A new study has demonstrated that Internet technologies, especially search engines, have changed the way we remember information: We now focus on remembering information sources rather than the information itself.
The Search-Memory Study
The study, titled “Google Effects on Memory: Cognitive Consequences of Having Information at Our Fingertips,” was conducted by Betsy Sparrow, a psychologist at Columbia University. Tests were conducted in four parts, and each was aimed at better understanding how we remember data in the modern age.
The first segment of the test posed challenging trivia questions to participants and asked them to rate the difficulty of that question, then followed up with a color identification test. When the words in the color identification test were related to search engines (Yahoo and Google, for example), respondents answered more quickly – indicating that they had been thinking of the search engines in response to the trivia.
The second segment turned the trivia questions into statements and told participants to read and recall these statements. In some instances participants were told the information was saved (i.e., accessible again through stored data or via a search engine), and in other cases they were told the statements would be inaccessible. In cases where they believed the data wouldn’t be accessible again, they memorized and recalled the information more. The third test confirmed much the same: When data will be accessible later, we don’t remember it as well.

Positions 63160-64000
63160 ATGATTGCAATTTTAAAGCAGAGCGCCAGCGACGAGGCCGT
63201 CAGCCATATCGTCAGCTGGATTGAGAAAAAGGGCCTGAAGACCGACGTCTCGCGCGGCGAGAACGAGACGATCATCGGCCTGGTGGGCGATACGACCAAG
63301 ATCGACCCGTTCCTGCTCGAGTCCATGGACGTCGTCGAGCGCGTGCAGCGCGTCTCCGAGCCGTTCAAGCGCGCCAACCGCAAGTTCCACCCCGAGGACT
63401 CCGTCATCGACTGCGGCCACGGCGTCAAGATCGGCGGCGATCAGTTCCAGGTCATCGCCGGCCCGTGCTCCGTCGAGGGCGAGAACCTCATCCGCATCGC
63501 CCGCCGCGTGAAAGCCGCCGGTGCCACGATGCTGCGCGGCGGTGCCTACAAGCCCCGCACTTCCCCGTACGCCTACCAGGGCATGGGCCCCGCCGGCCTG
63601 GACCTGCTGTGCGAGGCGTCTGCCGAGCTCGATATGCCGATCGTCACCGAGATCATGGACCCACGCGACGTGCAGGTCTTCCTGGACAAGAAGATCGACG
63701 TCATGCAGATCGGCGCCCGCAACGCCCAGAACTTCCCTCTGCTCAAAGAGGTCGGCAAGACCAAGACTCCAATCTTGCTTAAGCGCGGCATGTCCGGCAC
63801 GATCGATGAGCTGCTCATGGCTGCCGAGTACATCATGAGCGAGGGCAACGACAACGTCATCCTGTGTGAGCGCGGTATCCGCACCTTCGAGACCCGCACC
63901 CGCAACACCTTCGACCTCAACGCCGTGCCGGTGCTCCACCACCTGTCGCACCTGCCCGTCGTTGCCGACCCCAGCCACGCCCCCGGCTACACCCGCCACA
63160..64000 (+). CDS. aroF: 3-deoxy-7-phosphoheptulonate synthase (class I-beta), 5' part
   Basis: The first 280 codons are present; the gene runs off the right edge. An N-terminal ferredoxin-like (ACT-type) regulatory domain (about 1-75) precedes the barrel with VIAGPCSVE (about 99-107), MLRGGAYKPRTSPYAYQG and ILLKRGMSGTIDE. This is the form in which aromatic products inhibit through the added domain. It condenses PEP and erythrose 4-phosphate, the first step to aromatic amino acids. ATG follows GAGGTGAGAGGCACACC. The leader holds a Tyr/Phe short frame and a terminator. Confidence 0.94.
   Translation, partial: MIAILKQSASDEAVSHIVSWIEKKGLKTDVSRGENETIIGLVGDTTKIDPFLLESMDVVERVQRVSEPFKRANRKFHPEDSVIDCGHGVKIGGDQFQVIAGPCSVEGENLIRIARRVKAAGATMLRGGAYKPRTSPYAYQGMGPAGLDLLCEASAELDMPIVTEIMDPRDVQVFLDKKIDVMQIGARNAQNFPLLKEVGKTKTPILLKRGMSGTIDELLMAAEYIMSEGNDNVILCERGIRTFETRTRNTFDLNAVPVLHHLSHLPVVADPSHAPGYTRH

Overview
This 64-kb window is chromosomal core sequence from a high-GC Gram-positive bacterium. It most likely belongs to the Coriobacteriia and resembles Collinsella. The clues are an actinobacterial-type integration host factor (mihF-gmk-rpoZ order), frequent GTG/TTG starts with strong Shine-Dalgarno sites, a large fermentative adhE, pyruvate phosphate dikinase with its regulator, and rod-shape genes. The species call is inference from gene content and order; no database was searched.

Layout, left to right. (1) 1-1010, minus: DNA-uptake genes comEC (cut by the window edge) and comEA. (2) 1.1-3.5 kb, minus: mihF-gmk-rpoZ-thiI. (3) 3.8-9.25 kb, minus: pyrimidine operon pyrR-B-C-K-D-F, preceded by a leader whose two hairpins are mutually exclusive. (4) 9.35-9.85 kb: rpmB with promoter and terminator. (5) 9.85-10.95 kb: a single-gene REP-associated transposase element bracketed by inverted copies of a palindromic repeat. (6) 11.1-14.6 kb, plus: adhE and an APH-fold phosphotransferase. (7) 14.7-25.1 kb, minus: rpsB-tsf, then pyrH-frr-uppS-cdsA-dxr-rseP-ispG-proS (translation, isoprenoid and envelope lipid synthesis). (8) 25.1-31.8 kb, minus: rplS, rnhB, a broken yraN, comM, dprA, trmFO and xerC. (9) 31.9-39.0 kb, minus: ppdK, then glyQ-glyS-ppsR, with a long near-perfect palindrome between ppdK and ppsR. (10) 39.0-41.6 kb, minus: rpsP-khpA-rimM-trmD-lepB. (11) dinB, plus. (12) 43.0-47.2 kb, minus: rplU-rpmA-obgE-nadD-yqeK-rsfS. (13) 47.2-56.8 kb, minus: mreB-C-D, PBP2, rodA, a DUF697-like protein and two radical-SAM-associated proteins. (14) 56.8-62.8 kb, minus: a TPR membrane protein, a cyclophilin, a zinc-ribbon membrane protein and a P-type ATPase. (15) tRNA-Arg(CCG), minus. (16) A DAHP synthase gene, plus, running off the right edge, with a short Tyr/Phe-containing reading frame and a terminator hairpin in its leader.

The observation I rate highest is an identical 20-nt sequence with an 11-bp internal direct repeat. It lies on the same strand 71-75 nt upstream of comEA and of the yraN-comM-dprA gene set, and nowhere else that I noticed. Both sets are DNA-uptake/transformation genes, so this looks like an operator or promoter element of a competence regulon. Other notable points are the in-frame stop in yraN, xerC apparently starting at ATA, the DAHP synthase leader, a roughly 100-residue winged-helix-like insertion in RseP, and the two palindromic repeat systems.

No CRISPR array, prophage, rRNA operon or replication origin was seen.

In the final part of the study, participants were shown trivia statements and then shown where that data would be accessible (specifically, in one of five folders on a computer). Users could remember the location of the data far more often than they could recall the data itself.
The Implications of the Study
What this all means is that we’ve changed from memorizing facts to memorizing methods, which Sparrow calls adaptive; it just makes more sense to conserve our brain power for tasks by using the memory-finding medium instead.
“Our brains rely on the internet for memory in much the same way they rely on the memory of a friend, family member or co-worker,” said Sparrow. “We remember less through knowing information itself than by knowing where the information can be found.”
Far from viewing this study as being critical of modern technology and the Internet age, Sparrow feels that this research should be applied to help further education by focusing on the resources in front of us.
“Perhaps those who teach in any context, be they college professors, doctors or business leaders, will become increasingly focused on imparting greater understanding of ideas and ways of thinking, and less focused on memorization,” said Sparrow. “And perhaps those who learn will become less occupied with facts and more engaged in larger questions of understanding.”
Sparrow is concerned that many might read the study and jump to specific conclusions, viewing Internet solutions as damaging rather than beneficial. She emphasizes that the science should be done – testing any assumptions about reduced intelligence, effectiveness, social skills, attention span, and so forth. She notes that, despite common beliefs otherwise, we’re getting smarter and more social in the Internet age.